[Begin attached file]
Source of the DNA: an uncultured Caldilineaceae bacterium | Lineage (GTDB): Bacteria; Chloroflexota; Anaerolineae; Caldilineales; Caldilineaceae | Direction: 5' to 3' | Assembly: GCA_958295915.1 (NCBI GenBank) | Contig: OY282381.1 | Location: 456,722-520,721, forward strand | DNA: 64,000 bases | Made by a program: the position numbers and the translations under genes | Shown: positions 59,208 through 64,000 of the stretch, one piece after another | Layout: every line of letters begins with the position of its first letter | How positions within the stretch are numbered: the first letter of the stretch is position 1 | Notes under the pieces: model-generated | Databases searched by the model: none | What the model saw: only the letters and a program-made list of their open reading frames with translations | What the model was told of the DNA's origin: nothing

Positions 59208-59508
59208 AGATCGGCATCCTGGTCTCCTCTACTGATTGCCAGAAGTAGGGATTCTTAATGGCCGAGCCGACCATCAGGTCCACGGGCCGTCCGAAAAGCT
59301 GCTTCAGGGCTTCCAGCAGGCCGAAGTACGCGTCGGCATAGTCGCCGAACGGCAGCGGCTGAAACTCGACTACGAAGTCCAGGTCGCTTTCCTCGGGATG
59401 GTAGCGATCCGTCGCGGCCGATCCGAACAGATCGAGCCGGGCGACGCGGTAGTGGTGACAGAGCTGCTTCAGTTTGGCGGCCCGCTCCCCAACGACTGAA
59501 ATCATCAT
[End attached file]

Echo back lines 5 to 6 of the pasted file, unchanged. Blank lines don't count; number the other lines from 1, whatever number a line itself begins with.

59401 GTAGCGATCCGTCGCGGCCGATCCGAACAGATCGAGCCGGGCGACGCGGTAGTGGTGACAGAGCTGCTTCAGTTTGGCGGCCCGCTCCCCAACGACTGAA
59501 ATCATCAT